A growing handful of schools offer GCSE Computer Science. However, a number of CAS members have reported that participation in OCR/AQA training has not been supported by their schools, due to financial constraints. DENI fund participation in CCEA training, but not that of other boards. CCEA currently have no plans to offer GCSE Computer Science.

Where we are going: assuming C2k deliver IDEs as part of their standard installation, schools will have more flexibility in what software to use. Teachers who have introduced programming in KS3 have seen demand for GCSE Computer Science grow, which will lead to A-level demand.  The CCEA ICT course is sparking increased demand for programming, either as part of A-level Computing, or as an option within ICT.

Key Stage 5 (A-level)

Where we are: CCEA withdrew A-level Computer Science in 2002. In 2002, there were 1201 students sitting the final A-level exam (mostly CCEA, some AQA and OCR). In 2012, there were 52 (AQA, OCR).  In most schools, CCEA ICT is offered in its place (some schools have chosen ICT in preference to Computing; others have chosen ICT as the next-best-thing, as they feel unable to deliver Computing within the managed service).  Only a few schools offer both ICT and Computing. Most schools offer the CCEA course and do coursework via Frontpage and Access/Excel (AS) and Access (A2). The CCEA specification clearly states that programmed solutions are “not within the spirit” of the specification. Requests for an optional programming module at each revision of the specification have been declined.  Instead, a database-centric model is followed, which excludes many options for programming, as well as other applications of ICT.  A smaller number of schools offer the AQA ICT course and the CCEA Applied ICT course, both of which offer more freedom.

A number of teachers have reported that concerned Principals have pushed them towards ICT, in place of Computer Science, because of a perception that ICT delivers better grades.


Where we are going: CCEA have developed a new Software Systems Development A-level, at the request of the Department for Employment and Learning, for delivery from September 2013. This is a major, and welcome, change in direction. The expected audience are FHE Colleges and a number of schools who do not currently offer Computer Science. Most schools who currently offer A-level Computer Science are likely to remain with their current provider for the time being, until they assess the effectiveness of CCEA’s new course.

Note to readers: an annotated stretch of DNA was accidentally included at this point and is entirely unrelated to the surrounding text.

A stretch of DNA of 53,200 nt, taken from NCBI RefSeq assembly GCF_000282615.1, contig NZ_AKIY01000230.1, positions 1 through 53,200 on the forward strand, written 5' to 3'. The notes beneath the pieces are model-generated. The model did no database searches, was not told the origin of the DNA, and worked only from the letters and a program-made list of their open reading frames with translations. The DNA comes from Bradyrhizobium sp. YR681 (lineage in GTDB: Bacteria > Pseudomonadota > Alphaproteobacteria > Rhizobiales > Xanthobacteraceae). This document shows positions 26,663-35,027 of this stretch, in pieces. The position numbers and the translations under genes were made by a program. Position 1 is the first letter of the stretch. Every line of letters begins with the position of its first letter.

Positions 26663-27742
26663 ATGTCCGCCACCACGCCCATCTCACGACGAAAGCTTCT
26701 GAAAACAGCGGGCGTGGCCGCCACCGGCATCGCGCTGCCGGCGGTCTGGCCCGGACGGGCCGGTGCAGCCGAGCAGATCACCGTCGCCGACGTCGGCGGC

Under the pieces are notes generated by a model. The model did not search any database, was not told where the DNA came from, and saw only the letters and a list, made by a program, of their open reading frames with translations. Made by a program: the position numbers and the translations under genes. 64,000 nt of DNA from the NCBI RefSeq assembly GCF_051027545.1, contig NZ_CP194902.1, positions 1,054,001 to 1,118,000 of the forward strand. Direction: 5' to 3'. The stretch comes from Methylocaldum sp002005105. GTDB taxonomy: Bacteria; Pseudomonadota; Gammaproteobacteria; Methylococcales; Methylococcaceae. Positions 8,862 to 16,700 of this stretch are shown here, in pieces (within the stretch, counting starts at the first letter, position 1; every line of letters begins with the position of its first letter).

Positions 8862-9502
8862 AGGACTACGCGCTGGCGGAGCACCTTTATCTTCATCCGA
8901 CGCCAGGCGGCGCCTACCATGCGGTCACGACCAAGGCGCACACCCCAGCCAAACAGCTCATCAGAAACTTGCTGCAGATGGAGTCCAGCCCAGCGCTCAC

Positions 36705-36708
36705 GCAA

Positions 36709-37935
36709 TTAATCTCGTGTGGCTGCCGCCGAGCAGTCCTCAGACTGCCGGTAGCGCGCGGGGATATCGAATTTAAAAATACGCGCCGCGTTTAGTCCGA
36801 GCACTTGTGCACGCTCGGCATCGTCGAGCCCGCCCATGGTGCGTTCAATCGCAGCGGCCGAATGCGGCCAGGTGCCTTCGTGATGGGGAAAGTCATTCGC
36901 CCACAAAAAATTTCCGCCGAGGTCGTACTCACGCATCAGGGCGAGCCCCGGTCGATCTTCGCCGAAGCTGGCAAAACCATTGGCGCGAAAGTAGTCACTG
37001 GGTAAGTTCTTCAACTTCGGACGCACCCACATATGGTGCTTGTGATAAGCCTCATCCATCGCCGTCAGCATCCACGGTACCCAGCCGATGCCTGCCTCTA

Both AQA and OCR are keen to expand Computer Science provision. With a number of schools who do not offer A-level Computer Science offering it at GCSE, or intending to do so, A-level demand is likely to increase. School Principals are aware of developments in England regarding ICT and the drive towards Computer Science, and many are receiving enquiries from parents. Issues in the local economy and job market are also raising awareness of Computer Science.

Successful delivery of Computer Science or the new Software and Systems Development course depends on improved provision from C2k. Many schools simply do not have time or resources to work around restrictions that are currently in place.


The teachers

Where are we: ICT is taught by a broad spectrum of teachers. At one end, there are those who would prefer to teach Computer Science and who will gladly return to it. At the other, there are those who came from other subjects and who are content with ICT unless they are given time for training.  In the middle, there are varying shades of preference.  There are also concerns about whether a broad spectrum of students will do as well in Computer Science as they do in ICT, especially if it is not introduced to them until late in their school careers.

Very little time and money for training exists. Local universities have suggested a willingness to offer training, if money was available. This may be a major downfall, if not addressed. Many ICT teachers are willing to use Scratch at Key Stage 2/3 and a lot are competent to self-learn the skills needed for GCSE. However, A-level may be a major challenge for many if they are not allowed time to properly train.

STEM funding was recently made available via the Southern Education and Library Board, for a small number of ICT teachers. This included 3 days of training (including Python, C#) and 2 days of placement within a software development company. However more training, for more people, is clearly needed.


Where we are going: some teachers are investing their own time and money in training, as they are keep to teach Computer Science. However, it is not feasible (or fair) to expect all teachers to do this – especially those for whom Computer Science is an entirely new subject. Advances in the perception of Computer Science and in the demand for it will be negated if the subject cannot be delivered effectively.